Certified Category - Civil Drones

The 'certified' category caters for the operations with the highest level of risk. Future drone flights with passengers on board such as the air taxi, for example, will fall into this category. The approach used to ensure the safety of these flights will be very similar to the one used for manned aviation.

For this reason, these aircraft will always need to be certified (i.e. have a type certificate and a certificate of airworthiness), the UAS operator will need an air operator approval issued by the competent authority and the remote pilot is required to hold a pilot licence. Longer term, we expect that the level of automation of drones will gradually increase up to having fully autonomous drones without the need of the intervention of a remote pilot.

In order to allow operations in the certified category almost all the aviation regulations will need to be amended. So this will be a major task.

EASA decided to conduct this activity in multiple phases and to address first the following three types of operation:

OperationTyp1Operations type #1: International flight of certified cargo drones conducted in instrumental flight rule (IFR) in airspace classes A-C and taking-off and landing at aerodromes under EASA’s scope. For example, an unmanned A320 transporting a cargo from Paris to New York.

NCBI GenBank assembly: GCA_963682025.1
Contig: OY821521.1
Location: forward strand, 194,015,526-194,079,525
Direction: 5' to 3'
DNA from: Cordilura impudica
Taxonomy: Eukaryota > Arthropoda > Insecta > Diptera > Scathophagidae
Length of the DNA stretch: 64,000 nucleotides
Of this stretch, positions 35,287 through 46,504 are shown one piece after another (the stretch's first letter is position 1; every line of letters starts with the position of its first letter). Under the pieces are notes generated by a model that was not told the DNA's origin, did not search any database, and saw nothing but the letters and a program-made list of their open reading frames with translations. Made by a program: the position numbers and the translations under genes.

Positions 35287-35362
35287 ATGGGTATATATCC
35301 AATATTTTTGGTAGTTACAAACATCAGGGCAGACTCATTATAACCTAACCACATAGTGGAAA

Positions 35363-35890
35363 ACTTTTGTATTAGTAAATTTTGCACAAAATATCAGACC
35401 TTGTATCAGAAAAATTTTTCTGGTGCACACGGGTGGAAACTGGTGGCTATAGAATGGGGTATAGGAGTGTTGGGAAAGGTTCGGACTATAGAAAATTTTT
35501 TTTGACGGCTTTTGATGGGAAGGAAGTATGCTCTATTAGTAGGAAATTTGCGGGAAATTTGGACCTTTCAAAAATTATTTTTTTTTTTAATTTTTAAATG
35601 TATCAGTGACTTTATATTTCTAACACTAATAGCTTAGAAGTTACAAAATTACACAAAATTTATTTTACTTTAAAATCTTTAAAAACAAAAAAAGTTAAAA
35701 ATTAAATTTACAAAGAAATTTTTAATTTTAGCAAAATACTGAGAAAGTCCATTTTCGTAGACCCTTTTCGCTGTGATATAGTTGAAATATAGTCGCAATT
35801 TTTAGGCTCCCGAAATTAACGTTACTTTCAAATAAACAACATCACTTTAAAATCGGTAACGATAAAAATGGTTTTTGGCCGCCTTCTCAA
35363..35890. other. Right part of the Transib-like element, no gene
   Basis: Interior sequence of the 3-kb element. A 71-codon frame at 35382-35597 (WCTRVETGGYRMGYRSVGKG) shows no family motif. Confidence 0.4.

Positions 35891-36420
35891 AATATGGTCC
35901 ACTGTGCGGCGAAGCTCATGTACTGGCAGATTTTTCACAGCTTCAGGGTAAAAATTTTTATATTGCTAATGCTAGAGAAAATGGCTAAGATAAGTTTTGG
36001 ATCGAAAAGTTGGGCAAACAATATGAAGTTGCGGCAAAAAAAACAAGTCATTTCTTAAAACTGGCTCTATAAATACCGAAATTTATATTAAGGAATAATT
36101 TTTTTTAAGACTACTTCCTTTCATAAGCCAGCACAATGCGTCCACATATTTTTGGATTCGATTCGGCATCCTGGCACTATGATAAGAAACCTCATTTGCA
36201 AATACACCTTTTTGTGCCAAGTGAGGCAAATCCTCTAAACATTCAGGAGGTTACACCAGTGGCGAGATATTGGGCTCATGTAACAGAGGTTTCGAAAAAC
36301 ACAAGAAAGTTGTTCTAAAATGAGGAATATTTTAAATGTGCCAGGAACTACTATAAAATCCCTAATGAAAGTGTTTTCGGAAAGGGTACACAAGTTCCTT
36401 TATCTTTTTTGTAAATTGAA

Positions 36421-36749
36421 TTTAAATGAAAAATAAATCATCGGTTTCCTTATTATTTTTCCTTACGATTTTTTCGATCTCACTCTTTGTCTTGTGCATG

OperationTyp2Operations type #2: Drone operations in urban or rural environments using pre-defined routes in airspaces where U-space services are provided. This includes operations of unmanned drones carrying passengers or cargo. For example air-taxi or package delivery services that come directly to your balcony or the roof of your building or your front yard.

VelocopterOperations type #3: Operations as in type #2, but conducted with an aircraft with a pilot on board. Actually this is expected to cover the first type of air taxi operations, where the pilot will be on board. In a second phase the aircraft will become remotely piloted (operations type 2) 

The first proposal for amendment will be published on the EASA website in 2021.